In addition to becoming home to the departments of Materials Science and Engineering and Biomedical Engineering, phase two will provide STEM education-focused teaching labs, a new College of Engineering leadership suite and dedicated space for the Department of Electrical Engineering’s materials research group. The Department of Engineering Education and its first-year engineering classes also will move to the new Gateway to Engineering facility, providing a model for the classroom of the future.

“From architecture to aviation to engineering, the Knowlton Foundation’s investments are literal and figurative pillars of the experiential education our students enjoy,” said College of Engineering Dean Ayanna Howard. “Our students’ current and future successes bear testament to Dutch Knowlton’s passion for education and his beloved alma mater.”

Dutch Knowlton received his architectural engineering degree from Ohio State in 1931. He was the owner and chairman of the Knowlton Construction Company, which started in Bellefontaine, Ohio, in 1937 and whose predecessors dated back to 1906. His company was responsible for over 600 major construction projects throughout Ohio and the Midwest, including school buildings, hospitals and libraries.

In 1994, Knowlton pledged $16.2 million to Ohio State to support the growth and continued excellence of its architecture program. The Austin E. Knowlton School of Architecture remains one of the country’s most admired institutions and Knowlton Hall has become a signature building on Ohio State’s campus.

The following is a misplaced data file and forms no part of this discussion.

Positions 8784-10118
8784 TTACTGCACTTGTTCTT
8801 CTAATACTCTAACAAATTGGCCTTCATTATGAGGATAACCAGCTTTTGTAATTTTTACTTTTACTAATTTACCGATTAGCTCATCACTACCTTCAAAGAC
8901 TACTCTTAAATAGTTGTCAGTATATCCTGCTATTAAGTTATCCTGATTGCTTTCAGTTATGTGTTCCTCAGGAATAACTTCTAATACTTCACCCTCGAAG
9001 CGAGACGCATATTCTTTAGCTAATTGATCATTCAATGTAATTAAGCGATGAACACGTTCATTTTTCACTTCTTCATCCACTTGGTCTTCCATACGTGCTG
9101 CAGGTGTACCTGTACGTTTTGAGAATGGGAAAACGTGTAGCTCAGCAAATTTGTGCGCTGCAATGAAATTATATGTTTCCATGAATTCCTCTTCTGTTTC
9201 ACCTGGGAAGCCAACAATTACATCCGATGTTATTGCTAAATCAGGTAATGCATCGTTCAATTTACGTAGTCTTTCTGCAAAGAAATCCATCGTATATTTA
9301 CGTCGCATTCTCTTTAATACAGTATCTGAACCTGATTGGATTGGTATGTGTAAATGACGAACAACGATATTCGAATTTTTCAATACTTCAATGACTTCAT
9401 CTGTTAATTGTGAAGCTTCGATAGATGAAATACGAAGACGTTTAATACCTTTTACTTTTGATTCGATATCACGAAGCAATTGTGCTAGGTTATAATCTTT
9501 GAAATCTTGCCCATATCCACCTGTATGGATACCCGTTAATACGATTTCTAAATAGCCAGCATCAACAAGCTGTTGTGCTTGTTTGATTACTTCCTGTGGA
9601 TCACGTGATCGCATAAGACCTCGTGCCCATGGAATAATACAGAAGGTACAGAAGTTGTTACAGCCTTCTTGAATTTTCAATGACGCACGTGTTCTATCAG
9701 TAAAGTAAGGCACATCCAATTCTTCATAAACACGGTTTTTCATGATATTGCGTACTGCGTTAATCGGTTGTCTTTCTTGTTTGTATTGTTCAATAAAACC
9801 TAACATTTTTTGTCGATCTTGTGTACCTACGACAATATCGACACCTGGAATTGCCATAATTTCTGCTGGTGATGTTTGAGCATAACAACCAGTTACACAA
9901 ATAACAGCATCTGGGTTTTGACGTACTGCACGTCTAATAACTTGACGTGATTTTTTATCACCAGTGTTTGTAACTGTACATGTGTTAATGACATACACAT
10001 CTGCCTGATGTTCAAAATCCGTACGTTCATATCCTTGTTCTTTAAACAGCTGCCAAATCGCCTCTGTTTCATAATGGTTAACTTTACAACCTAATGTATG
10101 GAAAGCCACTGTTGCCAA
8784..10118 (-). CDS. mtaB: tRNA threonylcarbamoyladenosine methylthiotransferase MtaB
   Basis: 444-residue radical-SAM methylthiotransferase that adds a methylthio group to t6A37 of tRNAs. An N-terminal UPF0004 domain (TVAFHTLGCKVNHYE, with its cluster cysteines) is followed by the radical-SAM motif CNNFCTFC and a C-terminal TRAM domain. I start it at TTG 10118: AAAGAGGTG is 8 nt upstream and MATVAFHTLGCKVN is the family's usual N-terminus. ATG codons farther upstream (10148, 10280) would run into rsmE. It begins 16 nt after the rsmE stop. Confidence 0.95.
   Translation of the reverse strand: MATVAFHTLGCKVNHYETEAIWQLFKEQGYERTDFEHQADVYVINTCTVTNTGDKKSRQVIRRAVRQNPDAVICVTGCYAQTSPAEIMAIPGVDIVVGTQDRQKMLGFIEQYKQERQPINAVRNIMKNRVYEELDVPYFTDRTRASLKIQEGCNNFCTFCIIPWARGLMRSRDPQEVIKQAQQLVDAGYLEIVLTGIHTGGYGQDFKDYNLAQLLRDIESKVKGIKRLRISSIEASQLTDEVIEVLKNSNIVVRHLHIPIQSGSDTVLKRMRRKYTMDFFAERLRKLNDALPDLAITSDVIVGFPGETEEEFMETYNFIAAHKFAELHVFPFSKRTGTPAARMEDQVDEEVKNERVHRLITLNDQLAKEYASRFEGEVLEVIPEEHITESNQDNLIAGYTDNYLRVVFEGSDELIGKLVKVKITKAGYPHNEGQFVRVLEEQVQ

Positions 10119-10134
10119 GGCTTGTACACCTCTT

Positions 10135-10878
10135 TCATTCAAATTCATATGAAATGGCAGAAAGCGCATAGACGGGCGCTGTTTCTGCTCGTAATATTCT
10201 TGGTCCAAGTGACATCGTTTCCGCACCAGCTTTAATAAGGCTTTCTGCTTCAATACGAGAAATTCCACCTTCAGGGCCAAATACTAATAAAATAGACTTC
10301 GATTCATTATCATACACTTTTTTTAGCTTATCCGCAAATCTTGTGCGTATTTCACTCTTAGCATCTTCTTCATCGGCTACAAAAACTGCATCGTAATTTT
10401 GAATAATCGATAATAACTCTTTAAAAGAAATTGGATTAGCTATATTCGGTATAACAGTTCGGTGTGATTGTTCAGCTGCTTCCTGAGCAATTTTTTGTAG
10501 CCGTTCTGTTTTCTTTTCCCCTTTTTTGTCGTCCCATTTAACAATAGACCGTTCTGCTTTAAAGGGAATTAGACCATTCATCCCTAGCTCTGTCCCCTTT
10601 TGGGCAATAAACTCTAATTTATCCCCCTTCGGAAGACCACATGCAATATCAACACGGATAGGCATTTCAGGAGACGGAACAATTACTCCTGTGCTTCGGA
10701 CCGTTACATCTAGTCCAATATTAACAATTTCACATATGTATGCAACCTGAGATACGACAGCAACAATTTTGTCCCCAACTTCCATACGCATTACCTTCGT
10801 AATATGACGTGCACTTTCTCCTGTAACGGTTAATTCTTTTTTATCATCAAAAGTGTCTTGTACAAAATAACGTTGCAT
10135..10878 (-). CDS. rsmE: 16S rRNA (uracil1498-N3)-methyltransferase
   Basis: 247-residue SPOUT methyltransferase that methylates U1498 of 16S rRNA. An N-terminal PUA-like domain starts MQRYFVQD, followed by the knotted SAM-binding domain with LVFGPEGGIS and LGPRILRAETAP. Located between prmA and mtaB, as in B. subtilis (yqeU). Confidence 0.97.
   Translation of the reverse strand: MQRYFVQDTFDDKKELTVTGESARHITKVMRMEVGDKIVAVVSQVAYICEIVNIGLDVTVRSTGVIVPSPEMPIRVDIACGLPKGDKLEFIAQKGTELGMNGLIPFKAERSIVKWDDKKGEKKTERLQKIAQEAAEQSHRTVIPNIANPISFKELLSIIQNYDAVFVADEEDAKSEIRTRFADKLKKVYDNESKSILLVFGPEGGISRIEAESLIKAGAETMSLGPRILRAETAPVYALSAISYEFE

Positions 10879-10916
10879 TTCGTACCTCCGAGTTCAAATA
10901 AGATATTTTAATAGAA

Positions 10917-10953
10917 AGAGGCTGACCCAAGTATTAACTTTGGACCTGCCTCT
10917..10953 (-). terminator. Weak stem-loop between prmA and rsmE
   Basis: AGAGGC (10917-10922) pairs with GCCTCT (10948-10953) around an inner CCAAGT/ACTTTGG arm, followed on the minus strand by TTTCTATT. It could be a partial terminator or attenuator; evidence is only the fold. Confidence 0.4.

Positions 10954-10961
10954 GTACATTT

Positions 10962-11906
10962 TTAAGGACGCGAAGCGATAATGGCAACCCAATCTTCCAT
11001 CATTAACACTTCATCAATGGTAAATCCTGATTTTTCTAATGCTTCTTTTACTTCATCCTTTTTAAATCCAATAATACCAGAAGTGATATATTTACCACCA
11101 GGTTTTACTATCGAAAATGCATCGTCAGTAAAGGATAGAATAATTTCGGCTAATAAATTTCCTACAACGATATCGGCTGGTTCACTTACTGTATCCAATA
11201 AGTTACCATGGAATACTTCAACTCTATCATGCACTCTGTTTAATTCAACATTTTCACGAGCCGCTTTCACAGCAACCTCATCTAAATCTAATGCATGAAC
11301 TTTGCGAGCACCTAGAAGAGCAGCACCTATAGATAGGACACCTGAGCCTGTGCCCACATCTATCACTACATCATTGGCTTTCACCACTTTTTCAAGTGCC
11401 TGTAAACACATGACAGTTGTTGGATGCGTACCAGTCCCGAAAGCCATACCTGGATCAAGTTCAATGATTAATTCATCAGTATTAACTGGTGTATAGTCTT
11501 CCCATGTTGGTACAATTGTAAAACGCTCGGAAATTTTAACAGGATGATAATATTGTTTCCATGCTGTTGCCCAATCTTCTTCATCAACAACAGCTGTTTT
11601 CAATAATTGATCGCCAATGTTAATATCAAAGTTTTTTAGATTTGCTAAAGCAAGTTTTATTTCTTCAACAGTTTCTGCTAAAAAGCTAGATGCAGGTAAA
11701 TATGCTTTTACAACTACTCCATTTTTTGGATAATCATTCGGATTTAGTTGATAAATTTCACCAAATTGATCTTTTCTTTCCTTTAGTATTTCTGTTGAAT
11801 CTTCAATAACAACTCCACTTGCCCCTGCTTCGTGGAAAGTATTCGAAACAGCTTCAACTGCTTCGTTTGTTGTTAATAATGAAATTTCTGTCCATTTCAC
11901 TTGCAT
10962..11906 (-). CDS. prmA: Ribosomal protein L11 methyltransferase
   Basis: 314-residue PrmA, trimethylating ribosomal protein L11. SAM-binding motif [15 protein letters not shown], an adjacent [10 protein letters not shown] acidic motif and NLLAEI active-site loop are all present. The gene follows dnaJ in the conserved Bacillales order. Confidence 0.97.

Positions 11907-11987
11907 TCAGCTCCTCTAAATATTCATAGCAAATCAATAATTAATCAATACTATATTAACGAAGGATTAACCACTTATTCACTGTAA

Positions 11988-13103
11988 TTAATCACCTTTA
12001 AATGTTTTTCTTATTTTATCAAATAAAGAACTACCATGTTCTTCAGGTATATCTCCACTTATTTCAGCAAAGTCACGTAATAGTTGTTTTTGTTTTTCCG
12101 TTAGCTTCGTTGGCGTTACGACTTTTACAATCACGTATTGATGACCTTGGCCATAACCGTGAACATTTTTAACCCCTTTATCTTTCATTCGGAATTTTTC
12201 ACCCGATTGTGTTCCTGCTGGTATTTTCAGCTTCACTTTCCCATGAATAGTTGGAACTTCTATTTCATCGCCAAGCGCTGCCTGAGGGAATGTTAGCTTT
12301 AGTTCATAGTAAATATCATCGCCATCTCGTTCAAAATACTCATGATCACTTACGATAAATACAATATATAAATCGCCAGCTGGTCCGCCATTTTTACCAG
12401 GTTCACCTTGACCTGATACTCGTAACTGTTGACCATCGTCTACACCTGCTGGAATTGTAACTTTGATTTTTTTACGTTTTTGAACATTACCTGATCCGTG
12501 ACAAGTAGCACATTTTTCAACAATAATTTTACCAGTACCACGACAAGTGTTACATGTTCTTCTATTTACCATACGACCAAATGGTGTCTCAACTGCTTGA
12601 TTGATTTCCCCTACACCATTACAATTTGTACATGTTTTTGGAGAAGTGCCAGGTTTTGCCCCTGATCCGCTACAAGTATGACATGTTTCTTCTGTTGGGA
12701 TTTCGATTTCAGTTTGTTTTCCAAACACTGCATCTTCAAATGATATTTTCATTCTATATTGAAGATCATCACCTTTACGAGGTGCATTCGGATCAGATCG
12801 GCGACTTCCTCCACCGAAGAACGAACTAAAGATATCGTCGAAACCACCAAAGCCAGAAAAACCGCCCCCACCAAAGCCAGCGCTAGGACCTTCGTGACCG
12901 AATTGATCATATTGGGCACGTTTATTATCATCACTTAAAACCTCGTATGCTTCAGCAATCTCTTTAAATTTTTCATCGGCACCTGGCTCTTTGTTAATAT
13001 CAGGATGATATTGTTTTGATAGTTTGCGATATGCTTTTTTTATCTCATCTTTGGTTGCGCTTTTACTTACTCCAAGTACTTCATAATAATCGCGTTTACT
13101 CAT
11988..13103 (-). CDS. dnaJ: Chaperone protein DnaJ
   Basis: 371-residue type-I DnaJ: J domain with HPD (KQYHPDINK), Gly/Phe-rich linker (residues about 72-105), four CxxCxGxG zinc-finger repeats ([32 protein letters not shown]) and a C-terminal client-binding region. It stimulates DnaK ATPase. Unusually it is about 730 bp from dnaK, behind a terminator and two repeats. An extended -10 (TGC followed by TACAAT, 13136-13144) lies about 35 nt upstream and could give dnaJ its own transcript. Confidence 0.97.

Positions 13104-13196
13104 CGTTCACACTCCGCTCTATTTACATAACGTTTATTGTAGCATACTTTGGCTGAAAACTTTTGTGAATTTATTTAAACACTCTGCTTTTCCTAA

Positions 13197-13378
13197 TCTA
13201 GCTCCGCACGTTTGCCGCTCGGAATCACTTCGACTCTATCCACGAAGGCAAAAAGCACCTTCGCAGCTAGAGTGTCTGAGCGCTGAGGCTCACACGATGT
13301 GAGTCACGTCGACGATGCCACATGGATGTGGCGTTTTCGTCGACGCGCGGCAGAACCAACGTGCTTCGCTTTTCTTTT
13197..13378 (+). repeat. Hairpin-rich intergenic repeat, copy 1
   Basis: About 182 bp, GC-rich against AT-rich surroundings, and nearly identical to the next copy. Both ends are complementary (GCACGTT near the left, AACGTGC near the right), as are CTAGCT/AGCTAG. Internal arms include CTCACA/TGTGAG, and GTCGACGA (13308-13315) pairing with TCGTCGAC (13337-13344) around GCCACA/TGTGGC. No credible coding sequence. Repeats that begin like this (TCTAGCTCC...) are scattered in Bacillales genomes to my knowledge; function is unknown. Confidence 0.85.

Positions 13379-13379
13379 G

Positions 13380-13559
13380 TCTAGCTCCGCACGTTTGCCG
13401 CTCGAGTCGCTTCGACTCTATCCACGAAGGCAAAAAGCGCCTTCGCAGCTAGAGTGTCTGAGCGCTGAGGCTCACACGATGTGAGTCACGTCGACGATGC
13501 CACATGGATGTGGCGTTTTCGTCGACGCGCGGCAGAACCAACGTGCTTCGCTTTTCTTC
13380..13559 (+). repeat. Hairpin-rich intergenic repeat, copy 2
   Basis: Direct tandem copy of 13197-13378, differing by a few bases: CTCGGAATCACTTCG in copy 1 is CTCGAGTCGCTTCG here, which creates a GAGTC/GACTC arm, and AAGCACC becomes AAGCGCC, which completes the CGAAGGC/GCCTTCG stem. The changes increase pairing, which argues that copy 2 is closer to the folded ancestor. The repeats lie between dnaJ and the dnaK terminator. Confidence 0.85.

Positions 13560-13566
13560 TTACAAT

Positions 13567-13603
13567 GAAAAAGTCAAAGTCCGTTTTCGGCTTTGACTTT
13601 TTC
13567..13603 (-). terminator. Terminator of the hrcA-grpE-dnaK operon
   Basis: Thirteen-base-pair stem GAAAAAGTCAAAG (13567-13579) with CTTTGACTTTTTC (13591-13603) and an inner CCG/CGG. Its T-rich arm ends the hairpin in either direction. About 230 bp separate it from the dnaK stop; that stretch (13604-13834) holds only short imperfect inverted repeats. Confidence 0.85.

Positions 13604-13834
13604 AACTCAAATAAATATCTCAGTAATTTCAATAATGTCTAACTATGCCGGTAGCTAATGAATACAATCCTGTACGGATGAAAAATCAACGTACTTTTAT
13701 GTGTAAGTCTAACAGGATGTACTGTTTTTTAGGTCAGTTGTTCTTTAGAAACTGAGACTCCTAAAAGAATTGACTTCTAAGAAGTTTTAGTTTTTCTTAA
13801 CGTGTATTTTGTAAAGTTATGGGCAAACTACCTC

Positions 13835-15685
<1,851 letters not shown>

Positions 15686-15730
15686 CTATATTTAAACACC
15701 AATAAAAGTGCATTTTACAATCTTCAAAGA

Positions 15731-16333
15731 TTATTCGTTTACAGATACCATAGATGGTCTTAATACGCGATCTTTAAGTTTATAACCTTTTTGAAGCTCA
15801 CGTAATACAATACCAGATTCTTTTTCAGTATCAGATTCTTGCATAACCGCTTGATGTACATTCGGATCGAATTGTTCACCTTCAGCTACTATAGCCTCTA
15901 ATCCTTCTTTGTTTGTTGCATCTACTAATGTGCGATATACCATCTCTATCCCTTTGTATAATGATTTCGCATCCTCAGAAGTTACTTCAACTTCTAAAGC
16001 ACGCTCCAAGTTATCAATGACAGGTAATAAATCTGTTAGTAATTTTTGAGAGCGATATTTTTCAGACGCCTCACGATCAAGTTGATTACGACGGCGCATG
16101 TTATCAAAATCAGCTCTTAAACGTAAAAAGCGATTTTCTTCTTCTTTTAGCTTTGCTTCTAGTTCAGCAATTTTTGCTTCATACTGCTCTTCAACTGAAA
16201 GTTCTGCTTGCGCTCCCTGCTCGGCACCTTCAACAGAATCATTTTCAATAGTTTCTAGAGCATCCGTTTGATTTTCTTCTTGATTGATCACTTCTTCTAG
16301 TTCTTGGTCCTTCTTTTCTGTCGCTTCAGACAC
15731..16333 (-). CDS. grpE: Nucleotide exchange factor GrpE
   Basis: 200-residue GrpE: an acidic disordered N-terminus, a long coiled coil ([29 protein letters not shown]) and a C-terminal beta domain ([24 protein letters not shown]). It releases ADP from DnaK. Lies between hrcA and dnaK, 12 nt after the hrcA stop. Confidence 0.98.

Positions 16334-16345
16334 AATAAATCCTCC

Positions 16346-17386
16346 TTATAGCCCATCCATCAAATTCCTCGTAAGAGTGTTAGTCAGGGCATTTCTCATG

In 2015, the Knowlton Foundation donated $10 million to upgrade aviation education facilities and the terminal at The Ohio State University Airport. The Austin E. Knowlton Aviation Learning Center and Executive Terminal enabled the university to meet the educational needs of 500-plus Ohio State students, research demands of the state and nation, and service expectations of local businesses and pilots.

In addition to modern classrooms and research environments, the Gateway to Engineering facility will include a two-floor makerspace for students to bring ideas to life as well as rooms dedicated to K-12 STEM outreach programming.

Senior biomedical engineering student Aneesh Zutshi has enjoyed Fontana Labs, the first phase of BMEC, since it opened. He credits it with propelling his research, helping him cultivate friendships and affording him more hands-on learning opportunities.

While Zutshi will graduate before the second phase is complete, he is happy for the younger Buckeye engineers following him.

“Their first-year engineering courses being located near the future makerspaces will provide them early exposure to upper class design projects,” he said. “I know they will be excited to see these prototypes, and it will spark their own curiosity for their future projects.”

Founded in 1981, the nonprofit Austin E. Knowlton Foundation seeks to promote and advance higher education in the United States and to provide direct grants and contributions to qualified colleges and universities. The foundation’s rich history with Ohio State has spurred innovation and excellence in educational programs, paving the way for creativity and discovery among diverse disciplines.

');
ppLoadLater.placeholderFBSDK = ppLoadLater.placeholderFBSDK.join("n");

Leave a Reply

Your email address will not be published. Required fields are marked *